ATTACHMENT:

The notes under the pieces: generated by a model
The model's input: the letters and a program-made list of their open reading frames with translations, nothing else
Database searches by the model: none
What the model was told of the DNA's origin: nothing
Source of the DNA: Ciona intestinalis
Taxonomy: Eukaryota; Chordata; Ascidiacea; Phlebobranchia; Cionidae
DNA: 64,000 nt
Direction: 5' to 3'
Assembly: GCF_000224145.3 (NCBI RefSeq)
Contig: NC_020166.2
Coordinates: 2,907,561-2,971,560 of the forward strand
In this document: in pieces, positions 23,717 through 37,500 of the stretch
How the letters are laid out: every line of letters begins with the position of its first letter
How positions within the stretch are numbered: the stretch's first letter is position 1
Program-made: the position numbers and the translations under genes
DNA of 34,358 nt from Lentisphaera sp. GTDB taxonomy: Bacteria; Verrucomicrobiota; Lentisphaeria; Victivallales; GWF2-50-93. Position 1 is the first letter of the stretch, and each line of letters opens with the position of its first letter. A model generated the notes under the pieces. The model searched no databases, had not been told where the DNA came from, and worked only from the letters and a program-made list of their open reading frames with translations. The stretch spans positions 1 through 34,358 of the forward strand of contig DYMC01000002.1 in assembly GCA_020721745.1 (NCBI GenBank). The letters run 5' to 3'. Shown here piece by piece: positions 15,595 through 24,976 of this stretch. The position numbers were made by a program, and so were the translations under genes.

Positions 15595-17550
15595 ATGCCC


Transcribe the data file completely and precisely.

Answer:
The notes under the pieces: generated by a model
The model's input: the letters and a program-made list of their open reading frames with translations, nothing else
Database searches by the model: none
What the model was told of the DNA's origin: nothing
Source of the DNA: Ciona intestinalis
Taxonomy: Eukaryota; Chordata; Ascidiacea; Phlebobranchia; Cionidae
DNA: 64,000 nt
Direction: 5' to 3'
Assembly: GCF_000224145.3 (NCBI RefSeq)
Contig: NC_020166.2
Coordinates: 2,907,561-2,971,560 of the forward strand
In this document: in pieces, positions 23,717 through 37,500 of the stretch
How the letters are laid out: every line of letters begins with the position of its first letter
How positions within the stretch are numbered: the stretch's first letter is position 1
Program-made: the position numbers and the translations under genes
DNA of 34,358 nt from Lentisphaera sp. GTDB taxonomy: Bacteria; Verrucomicrobiota; Lentisphaeria; Victivallales; GWF2-50-93. Position 1 is the first letter of the stretch, and each line of letters opens with the position of its first letter. A model generated the notes under the pieces. The model searched no databases, had not been told where the DNA came from, and worked only from the letters and a program-made list of their open reading frames with translations. The stretch spans positions 1 through 34,358 of the forward strand of contig DYMC01000002.1 in assembly GCA_020721745.1 (NCBI GenBank). The letters run 5' to 3'. Shown here piece by piece: positions 15,595 through 24,976 of this stretch. The position numbers were made by a program, and so were the translations under genes.

Positions 15595-17550
15595 ATGCCC